Proposed I-35 expansion

This map shows the proposed I-35 expansion. The yellow line indicates the area of construction slated for Valley View.

The proposed I-35 expansion from the south will first impact Valley View.

The process of obtaining the right-of-way and the actual construction will affect residents. However, the finished product will aide in safety and ease traffic congestion.

Widening I-35 has been the topic of discussion since about 2007. Now TXDOT says it has been cleared to begin an environmental impact phase.

The state has held recent public meetings with the thought of moving the project up in their schedule.

Plans include doubling the amount of lanes in both directions from four to eight and would run for 22-miles from mile marker one in Oklahoma to FM 3002 at the Cooke County and Denton County line.

“We need to expand I-35. In fact, I-35 is the heart of Texas and from the Red River all the way south, I-35 is being expanded as we speak,” TxDOT Public Information Officer Adele Lewis said in a news report.

Plans also call for two brand new bridges over the Red River. The current northbound bridge would be removed and the southbound bridge would be converted into a frontage road.

For Valley View residents, the proposal includes moving the railroad corridor east of its present location and constructing a bridge over the train tracks at FM 922.

According to the TXDOT project, the right-of way through Valley View is constrained by the nearness of the Burlington Northern Santa Fe (BNSF) railroad track and the existing northbound frontage road. There are only 60 feet between the railroad crossing bars and the I-35 northbound frontage road intersection with FM 922. Because FM 922 is a major school bus route, this distance is not adequate. A school bus barely fits between the crossing gates and the stop bar, which creates serious safety concerns. Residents also regularly experience waits in excess of 30 minutes to cross the tracks.

Valley View has three railroad crossing locations at FM 922, Krahl  Road, and Hockley Creek Road. The crossing at FM 922 is of particular concern to engineers.

According to TXDOT, the proposed relocated track would depart from the existing alignment at the Spring Creek crossing at mile marker 398.

 The track alignment would be moved to the east approximately 850 feet from its existing location at FM 922.  The alignment would continue along a straight path for approximately 4.5 miles until it ties back in to existing tracks near Hockley Creek at mile marker 403. According to engineers, this relocation would allow grade separation of the railroad and FM 922 which would greatly improve safety.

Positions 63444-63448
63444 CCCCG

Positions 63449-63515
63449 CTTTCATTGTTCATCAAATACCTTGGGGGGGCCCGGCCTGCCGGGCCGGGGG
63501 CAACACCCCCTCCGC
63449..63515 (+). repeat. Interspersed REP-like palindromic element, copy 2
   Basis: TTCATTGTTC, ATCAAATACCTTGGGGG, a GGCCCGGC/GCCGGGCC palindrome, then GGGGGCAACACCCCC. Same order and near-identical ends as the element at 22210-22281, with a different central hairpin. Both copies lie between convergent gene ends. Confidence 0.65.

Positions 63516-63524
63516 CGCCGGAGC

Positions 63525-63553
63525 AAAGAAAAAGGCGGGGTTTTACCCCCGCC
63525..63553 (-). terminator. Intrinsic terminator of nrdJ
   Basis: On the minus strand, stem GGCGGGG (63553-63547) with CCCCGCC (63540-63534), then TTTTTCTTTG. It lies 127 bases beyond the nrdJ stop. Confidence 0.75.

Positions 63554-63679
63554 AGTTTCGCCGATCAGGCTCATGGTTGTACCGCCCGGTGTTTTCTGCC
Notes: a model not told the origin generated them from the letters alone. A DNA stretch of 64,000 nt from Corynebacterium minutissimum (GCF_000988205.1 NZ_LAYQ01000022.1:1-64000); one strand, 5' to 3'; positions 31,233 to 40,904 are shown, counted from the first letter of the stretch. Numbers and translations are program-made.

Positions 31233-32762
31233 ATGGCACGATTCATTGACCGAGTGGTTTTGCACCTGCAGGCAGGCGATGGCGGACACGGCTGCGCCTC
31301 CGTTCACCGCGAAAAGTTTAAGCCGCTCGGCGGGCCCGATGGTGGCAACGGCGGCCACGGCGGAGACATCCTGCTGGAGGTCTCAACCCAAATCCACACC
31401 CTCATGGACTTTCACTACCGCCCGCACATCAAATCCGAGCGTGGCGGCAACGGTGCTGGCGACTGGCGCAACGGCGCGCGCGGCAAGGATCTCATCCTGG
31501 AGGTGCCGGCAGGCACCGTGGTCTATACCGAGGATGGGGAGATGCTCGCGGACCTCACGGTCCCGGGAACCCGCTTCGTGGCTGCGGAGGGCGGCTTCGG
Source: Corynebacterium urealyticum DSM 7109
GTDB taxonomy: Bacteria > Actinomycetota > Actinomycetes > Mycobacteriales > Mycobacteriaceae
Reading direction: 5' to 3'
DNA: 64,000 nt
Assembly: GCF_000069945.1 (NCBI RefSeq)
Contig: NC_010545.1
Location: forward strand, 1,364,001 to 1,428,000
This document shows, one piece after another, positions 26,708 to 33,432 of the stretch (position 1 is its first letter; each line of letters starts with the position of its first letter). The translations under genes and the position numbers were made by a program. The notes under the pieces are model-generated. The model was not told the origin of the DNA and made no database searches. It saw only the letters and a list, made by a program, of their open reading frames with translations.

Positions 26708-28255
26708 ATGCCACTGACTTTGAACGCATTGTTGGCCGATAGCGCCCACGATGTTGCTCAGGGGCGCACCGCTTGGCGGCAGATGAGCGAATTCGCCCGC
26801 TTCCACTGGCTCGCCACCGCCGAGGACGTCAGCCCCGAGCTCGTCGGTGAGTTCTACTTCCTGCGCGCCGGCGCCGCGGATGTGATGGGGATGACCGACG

The proposal includes creating one-way service roads versus the current two-way service roads for traffic.

North of Valley View, several of the intersections and interchanges in the study area have outdated configurations including ramps of inadequate length. The jug handle configurations north of Hockley Creek Road, County Road 218 and FM 1202 are the result of antiquated two-way frontage road operation. Neither this intersection design nor short ramps safely support high-speed traffic movements.  Short ramps do not provide adequate distance for comfortable acceleration onto the mainlanes and deceleration onto the frontage roads.

The I-35 mainpavement through Cooke County from Gainesville to the Red River is aged. The main lanes were constructed in the1950s and have been overlaid several times with asphalt.  The pavement from Gainesville to the Denton County line is approximately 20 years old. This pavement is in relatively good condition, but is expected to require rehabilitation in the next 10 to 15 years.

The 22-mile project includes two additional lanes in each direction, realignment of portions of the roadway, two new bridges over the Red River, removal of the northbound Red River bridge, conversion of the southbound Red River bridge to a frontage road, realignment of a rail corridor for approximately 4.8 miles, conversion of two-way frontage roads to one-way, and new right of way.

“We need to alleviate the congestion, improve our connectivity so that we can move people and commerce through the state of Texas and on to other parts of our country,” Lewis told news agencies.

She anticipates that purchasing private property for the right of way will be a hurdle.

“That’s where the state comes in because we do pay full price for the right of way that we need,” Lewis stated.

A draft Environmental Assessment is expected to be approved in late fall 2015.

Once the Federal Highway Administration approves the EA, a public hearing will occur with an expected finding of no significant impact (FONSI). TXDOT anticipates more public hearings in the winter/spring of 2016. The FONSI is anticipated in late fall/early winter 2016. Construction is not funded at this time.

For more information contact  Stephanie Manry, 1601 Southwest Parkway, Wichita Falls at Stephanie.Manry@txdot.gov or  940-720-7733.

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